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Pieces are in place for the Phils to contend
Those words have been stamped in big, bold, red letters on the 2003 Phillies as they prepare to try to close Veterans Stadium in style by reaching the postseason.
General manager Ed Wade transformed a club that finished 80-82 last season into a legitimate contender with a series of stunning offseason moves.
The touchstone was the free-agent signing of elite slugger Jim Thome to a club record six-year, $85 million package. Thome immediately became the poster boy for the new era of optimism and hope.
Cleveland's all-time home run king yearns to reach the playoffs again. That was paramount in his final decision and the fact that he chose Philadelphia to be his baseball home for the rest of his career spoke volumes.
Thome recognized the Phillies have a nucleus of accomplished young players and the Phillies' renaissance and revival will be enhanced by the move to the state-of-the-art new ballpark next April.
Thome, who crashed a Cleveland-record 52 homers last season, is the very definition of power hitter. His presence gives the Phillies their best everyday lineup since the 1980 World Series championship club.
An enthusiastic Mike Schmidt pointed out early in spring training that the Phillies, with the exception of rookie center fielder Marlon Byrd, have a potential All-Star at every position.
There's even been speculation that the Bobby Abreu, Pat Burrell and Thome could emerge as the best middle of the order in club history.
''On paper, I'd agree with that,'' manager Larry Bowa said. ''The potential is certainly there. It's still a matter of doing it on the field.''
Schmidt and Thome think Burrell is destined to become a 50 home run man. Perhaps even this season.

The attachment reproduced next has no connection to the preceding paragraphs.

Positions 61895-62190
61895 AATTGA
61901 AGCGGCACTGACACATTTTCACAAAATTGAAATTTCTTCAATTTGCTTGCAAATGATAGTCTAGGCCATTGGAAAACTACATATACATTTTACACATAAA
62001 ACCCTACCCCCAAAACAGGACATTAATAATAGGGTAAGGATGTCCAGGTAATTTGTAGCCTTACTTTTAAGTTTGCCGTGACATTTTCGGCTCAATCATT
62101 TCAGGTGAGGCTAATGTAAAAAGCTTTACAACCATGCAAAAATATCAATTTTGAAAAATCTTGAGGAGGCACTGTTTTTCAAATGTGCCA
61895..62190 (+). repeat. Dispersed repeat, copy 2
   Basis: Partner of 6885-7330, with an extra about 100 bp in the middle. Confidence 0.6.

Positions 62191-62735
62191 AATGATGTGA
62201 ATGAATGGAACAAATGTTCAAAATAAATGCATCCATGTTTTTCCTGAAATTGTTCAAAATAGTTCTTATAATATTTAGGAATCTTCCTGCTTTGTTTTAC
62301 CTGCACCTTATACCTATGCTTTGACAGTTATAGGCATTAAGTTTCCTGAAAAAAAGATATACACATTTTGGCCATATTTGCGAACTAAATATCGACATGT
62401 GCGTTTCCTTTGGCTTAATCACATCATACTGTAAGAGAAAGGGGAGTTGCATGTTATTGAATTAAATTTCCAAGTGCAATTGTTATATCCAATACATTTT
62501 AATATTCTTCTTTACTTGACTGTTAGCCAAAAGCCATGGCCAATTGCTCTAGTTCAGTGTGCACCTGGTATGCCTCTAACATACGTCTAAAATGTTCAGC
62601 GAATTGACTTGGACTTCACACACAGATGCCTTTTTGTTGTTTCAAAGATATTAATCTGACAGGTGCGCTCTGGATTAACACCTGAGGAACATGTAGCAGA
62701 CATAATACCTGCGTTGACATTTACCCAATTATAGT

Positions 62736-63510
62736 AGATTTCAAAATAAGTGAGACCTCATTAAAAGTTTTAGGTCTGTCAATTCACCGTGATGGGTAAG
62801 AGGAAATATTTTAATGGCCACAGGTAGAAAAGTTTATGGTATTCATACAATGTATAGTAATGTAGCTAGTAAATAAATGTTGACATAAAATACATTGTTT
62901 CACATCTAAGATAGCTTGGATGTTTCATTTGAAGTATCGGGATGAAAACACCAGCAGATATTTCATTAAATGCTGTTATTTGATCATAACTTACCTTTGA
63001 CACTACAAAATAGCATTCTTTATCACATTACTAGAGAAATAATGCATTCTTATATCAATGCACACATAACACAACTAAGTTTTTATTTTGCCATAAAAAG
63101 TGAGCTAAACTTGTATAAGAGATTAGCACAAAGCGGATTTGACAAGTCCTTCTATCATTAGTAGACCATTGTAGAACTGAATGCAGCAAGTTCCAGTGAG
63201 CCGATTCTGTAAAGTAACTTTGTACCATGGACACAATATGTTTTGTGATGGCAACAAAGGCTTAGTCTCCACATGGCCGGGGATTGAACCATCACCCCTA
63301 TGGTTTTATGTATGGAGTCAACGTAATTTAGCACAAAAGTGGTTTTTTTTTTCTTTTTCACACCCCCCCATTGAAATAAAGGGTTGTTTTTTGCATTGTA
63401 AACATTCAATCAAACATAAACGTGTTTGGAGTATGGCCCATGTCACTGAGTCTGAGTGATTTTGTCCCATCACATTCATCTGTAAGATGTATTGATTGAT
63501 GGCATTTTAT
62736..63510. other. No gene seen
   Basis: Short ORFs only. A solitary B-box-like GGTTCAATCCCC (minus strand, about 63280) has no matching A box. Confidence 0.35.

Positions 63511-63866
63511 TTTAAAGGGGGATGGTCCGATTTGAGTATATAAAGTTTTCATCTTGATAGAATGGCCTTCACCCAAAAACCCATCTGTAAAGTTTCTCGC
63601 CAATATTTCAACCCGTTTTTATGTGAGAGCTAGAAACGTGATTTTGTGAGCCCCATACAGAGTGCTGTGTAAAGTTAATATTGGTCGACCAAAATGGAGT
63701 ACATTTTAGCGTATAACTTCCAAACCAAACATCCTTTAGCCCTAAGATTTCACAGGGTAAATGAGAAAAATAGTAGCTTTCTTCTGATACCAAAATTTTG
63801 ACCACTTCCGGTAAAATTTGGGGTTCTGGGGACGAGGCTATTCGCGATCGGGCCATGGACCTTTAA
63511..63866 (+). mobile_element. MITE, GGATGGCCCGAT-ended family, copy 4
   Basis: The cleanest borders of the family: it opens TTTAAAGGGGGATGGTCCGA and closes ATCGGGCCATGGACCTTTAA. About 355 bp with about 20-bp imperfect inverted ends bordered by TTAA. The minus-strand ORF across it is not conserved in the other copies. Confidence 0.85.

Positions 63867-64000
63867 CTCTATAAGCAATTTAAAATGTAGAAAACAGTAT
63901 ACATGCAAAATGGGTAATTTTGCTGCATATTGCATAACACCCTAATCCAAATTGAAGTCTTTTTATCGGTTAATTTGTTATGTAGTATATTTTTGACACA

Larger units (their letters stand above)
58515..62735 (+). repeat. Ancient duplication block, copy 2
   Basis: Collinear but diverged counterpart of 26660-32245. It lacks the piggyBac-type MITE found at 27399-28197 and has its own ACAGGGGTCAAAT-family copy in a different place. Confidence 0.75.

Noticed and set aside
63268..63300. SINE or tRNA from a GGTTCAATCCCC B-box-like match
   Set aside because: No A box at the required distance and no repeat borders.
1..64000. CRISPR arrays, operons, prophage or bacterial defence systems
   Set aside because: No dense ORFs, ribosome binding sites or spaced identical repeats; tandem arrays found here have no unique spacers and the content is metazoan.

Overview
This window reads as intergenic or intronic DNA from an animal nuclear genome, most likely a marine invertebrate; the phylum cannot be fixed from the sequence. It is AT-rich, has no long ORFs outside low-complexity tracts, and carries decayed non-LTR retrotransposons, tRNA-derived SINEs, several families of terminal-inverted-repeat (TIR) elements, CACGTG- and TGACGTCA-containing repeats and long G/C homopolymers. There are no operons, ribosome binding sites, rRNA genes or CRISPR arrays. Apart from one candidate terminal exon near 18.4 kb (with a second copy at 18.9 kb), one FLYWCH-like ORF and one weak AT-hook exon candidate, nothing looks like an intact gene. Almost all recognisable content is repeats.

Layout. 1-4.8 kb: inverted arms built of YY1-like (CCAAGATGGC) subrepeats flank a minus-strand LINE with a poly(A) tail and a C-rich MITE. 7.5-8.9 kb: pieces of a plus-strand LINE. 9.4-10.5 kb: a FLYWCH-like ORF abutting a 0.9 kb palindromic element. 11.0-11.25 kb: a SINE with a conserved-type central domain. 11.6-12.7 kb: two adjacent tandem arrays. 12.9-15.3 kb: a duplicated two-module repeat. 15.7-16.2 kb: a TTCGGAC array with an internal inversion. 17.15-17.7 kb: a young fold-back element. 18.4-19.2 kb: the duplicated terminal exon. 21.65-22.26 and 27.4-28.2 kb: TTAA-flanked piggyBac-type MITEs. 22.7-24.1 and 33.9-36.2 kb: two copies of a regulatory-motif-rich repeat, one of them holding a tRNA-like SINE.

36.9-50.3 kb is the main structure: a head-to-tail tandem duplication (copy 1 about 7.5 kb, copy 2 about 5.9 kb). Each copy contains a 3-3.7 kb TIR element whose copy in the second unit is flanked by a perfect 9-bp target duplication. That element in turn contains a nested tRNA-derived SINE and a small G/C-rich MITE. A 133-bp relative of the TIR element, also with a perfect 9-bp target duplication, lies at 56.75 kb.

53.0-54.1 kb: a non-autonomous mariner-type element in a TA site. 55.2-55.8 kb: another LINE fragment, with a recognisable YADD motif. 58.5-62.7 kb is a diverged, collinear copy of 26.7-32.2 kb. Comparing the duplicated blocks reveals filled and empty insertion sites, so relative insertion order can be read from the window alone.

''I think Pat is somewhere in the 65 to 70 percent range when it comes to potential,'' Schmidt said. ''His numbers need to be right there with Alex Rodriguez. That's Pat Burrell numbers.''
The supporting cast is comprised of the good soldiers Bowa adores.
New third baseman David Bell, second baseman Placido Polanco, catcher Mike Lieberthal and outfielder Ricky Ledee, who had a monster spring, are all consummate professionals. They know there are no shortcuts to success and they understand how to play the game.
Shortstop Jimmy Rollins, a two-time All-Star, will be a key man in many regards. The club's leadoff man must increase his sorry .306 on-base percentage and regain the base-running passion that helped him lead the league in steals his rookie season.
He and Byrd, a gifted but very raw talent, took private hitting lessons from Tony Gwynn. Both insist they'll prove they earned their diplomas with marked improvement.
The Phillies lost a numbing 54 games last season when they scored three or fewer runs. That should no longer be an issue.
''This team is going to put up a lot of crooked numbers,'' Opening Day starter Kevin Millwood said. ''That gives you a lot of confidence when you take the mound.''
Bowa is confident he has a pitching staff that will be able to protect those leads.
''It always comes down to pitching,'' Bowa said.